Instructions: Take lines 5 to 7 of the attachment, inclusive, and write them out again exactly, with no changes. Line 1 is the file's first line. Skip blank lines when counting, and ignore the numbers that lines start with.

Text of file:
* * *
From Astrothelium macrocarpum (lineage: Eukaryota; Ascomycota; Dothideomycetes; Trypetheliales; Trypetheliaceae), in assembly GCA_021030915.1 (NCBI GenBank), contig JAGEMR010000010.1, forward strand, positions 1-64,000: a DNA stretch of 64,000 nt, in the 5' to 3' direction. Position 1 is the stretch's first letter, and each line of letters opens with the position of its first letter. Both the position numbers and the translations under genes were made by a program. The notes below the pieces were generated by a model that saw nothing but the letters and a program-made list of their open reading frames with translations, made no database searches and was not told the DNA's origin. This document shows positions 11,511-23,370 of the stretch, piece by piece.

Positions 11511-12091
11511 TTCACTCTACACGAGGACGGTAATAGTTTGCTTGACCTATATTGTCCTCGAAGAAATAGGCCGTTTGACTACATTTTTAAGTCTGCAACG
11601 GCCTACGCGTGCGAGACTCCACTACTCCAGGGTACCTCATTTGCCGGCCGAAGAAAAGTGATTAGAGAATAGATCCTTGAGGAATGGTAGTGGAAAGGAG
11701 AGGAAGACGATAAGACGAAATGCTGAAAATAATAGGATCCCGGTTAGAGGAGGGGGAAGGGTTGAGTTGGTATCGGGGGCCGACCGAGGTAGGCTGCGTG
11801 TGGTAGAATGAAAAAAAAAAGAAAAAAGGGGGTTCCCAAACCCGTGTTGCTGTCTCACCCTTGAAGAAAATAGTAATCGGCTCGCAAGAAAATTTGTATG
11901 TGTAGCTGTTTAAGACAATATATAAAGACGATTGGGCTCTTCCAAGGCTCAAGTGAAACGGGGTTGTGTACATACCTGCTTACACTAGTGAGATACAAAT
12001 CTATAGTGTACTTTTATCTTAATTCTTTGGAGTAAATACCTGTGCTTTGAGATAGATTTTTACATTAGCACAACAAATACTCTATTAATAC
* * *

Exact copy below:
11701 AGGAAGACGATAAGACGAAATGCTGAAAATAATAGGATCCCGGTTAGAGGAGGGGGAAGGGTTGAGTTGGTATCGGGGGCCGACCGAGGTAGGCTGCGTG
11801 TGGTAGAATGAAAAAAAAAAGAAAAAAGGGGGTTCCCAAACCCGTGTTGCTGTCTCACCCTTGAAGAAAATAGTAATCGGCTCGCAAGAAAATTTGTATG
11901 TGTAGCTGTTTAAGACAATATATAAAGACGATTGGGCTCTTCCAAGGCTCAAGTGAAACGGGGTTGTGTACATACCTGCTTACACTAGTGAGATACAAAT